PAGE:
Focused on the Future We Want
(Editors Note: NCFP is pleased to repost this blog from the Nathan Cummings Foundation. The original post can be found here.)
The Nathan Cummings Foundation is focused on creating a more just, vibrant, sustainable and democratic society, and to finding solutions to the two most challenging problems of our time – the climate crisis and growing inequality. These intractable problems can’t be solved by grantmaking alone. Capital markets have to change to drive sustainable and inclusive growth that will create long-term value for people, the planet and the economy. How we invest our assets and use our influence as investors are powerful tools to make that change happen. And that is why today, we’re announcing our decision to fully leverage the strength of our nearly half-billion dollar endowment to mission-aligned investing, so that every dollar works to further our mission.
Our decision to go all-in on impact investing reflects our values and our aspirations, our assessment of the market, and the opportunity for NCF to both join and inspire a chorus of philanthropic and private sector leaders changing the landscape for investing and the business model of philanthropy. Times like these require visionary thinking and bold action, and we are committed to using all of our resources – our investments, our grants and our voice – to make a difference in the world. We believe this is our responsibility and the future of philanthropy.
Realizing the Power of Full Alignment
Harnessing the full potential of our assets, alongside our grantmaking and our engagement with companies as an active owner, will remove barriers in the market, further our mission and accelerate the work of our partners. We’re already realizing the potential of this alignment and approach to our work.
Dismantling Inequality: The average chief executive officer earns roughly 347 times more than the average worker in their company, so we use our influence as an investor to advocate against egregious executive compensation practices that contribute to income inequality. Our partner Just Capital ranks companies on worker treatment, including compensation practices, pay equity and discrimination. Their top 100 ranked companies pay their workers more and outperform their competitors: Over the past five years, they delivered a 24 percent average return on earnings, significantly higher than 16 percent for other ranked companies. Our partners at the National Domestic Workers Alliance, Restaurant Opportunities Centers United and Fight for $15 are implementing worker protections, organizing, mobilizing and making workers visible in the fight for pay equity and fair treatment across multiple industries, creating an even greater impact on income inequality over the long-term.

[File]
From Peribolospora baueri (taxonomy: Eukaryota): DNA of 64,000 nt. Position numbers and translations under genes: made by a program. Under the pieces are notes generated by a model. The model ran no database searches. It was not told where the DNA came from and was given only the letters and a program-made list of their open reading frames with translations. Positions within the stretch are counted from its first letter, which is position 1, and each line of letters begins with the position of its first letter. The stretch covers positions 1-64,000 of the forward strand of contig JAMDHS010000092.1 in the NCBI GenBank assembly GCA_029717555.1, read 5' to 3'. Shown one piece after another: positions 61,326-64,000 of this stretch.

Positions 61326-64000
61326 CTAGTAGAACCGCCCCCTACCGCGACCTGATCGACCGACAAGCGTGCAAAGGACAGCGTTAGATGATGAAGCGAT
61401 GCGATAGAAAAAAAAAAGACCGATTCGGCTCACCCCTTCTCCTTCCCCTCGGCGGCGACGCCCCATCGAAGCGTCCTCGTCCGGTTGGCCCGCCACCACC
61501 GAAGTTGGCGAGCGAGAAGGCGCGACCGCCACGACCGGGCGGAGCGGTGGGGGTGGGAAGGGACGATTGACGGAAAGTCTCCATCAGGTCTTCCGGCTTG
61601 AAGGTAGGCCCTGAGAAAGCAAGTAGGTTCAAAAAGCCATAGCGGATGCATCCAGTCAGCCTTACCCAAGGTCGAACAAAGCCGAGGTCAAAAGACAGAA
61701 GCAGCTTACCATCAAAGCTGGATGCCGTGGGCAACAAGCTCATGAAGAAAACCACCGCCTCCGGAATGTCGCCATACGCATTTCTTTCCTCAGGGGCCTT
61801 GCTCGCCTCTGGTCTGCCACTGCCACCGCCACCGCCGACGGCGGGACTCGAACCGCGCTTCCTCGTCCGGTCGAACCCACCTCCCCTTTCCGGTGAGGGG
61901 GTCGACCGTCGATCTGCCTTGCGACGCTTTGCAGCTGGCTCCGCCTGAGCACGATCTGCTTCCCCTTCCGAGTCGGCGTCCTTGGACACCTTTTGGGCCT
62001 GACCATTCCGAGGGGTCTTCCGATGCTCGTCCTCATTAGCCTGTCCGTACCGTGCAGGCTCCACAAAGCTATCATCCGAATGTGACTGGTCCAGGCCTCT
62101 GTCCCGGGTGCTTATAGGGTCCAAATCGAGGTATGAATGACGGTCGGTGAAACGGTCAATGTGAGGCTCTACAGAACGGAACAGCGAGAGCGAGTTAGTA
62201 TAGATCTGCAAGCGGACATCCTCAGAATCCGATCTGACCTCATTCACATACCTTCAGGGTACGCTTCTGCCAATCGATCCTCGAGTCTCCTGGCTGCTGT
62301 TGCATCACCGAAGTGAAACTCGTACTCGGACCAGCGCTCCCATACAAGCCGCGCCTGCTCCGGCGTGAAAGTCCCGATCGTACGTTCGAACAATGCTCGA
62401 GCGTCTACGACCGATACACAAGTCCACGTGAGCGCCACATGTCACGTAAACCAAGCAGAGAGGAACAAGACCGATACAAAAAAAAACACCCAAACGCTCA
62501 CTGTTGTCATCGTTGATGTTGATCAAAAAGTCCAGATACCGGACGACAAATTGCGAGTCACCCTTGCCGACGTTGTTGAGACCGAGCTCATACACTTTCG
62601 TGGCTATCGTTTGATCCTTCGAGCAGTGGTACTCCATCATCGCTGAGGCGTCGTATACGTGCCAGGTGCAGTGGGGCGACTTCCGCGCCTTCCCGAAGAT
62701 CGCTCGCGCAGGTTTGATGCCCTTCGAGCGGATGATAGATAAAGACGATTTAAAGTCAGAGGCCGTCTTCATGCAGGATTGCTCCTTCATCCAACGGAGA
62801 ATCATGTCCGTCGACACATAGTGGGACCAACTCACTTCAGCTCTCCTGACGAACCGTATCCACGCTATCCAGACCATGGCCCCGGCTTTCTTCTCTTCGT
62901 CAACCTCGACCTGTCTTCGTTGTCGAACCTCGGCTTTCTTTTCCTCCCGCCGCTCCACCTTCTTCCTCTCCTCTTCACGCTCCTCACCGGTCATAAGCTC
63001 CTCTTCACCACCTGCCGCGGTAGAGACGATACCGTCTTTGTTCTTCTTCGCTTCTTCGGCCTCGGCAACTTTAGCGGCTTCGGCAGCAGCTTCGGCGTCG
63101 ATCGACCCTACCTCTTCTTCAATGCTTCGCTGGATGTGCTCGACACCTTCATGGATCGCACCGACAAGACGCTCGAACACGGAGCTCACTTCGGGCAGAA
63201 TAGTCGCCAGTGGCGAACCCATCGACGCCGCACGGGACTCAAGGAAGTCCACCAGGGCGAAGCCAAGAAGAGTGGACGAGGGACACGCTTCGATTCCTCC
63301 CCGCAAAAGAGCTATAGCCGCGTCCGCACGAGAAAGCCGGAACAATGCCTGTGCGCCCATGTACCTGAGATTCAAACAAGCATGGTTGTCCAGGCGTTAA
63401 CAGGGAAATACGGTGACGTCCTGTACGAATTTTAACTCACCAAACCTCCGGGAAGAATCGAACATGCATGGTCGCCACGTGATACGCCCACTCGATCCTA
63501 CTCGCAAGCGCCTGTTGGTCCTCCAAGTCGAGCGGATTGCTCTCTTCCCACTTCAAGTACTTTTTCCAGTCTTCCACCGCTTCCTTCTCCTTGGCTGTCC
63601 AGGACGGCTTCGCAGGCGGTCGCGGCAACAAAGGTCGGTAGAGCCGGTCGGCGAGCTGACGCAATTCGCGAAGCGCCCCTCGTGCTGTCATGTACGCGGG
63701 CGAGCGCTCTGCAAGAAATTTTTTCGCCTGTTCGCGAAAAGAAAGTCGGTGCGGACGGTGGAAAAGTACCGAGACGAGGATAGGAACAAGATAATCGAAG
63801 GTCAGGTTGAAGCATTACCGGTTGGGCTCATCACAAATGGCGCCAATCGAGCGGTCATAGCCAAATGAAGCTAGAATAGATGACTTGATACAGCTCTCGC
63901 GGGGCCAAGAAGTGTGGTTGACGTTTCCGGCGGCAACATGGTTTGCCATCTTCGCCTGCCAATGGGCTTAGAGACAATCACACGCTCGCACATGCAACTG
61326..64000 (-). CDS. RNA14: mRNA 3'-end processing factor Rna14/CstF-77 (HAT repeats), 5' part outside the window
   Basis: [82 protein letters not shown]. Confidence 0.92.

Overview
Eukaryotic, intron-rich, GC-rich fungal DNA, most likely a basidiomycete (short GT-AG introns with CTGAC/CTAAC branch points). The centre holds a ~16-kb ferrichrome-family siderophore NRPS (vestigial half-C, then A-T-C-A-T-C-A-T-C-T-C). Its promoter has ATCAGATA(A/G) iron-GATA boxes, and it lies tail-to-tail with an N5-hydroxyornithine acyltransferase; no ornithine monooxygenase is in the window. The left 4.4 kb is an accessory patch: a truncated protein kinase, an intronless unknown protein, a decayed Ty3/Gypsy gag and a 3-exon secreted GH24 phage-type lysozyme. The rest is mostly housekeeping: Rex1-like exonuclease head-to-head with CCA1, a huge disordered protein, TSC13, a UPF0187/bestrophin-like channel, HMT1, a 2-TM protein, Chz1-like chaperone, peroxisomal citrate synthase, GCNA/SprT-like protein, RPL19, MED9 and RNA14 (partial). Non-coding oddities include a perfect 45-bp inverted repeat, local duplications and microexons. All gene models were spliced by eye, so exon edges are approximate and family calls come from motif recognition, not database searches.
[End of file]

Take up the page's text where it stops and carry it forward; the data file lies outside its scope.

Building an Inclusive Clean Economy:
Companies across a range of industries face climate related risks to their business. Through our shareholder activism and grantmaking, we push companies to track and report on their emissions and take steps to reduce them. Last year, in partnership with Wespath, Ceres and the 50/50 Climate Project, we pushed Occidental Petroleum to take an in-depth look at its efforts to address climate change, and ultimately, to commit to phasing out routine gas flaring and link a portion of senior executive compensation to progress on carbon capture and sequestration. Our partners at Ceres are documenting the business case for clean energy use: According to their research, the largest companies in the United States are increasing their clean energy use, improving efficiency, enhancing their value and decarbonizing the U.S. economy. Our partners at the Climate Justice Alliance, the Solutions Project and NY Renews are working to make sure that the clean energy transition delivers economic benefits for all. And we are mobilizing capital across asset classes with investments in funds that finance renewable energy projects, create jobs and reduce greenhouse gas emissions, all while providing a market-rate return.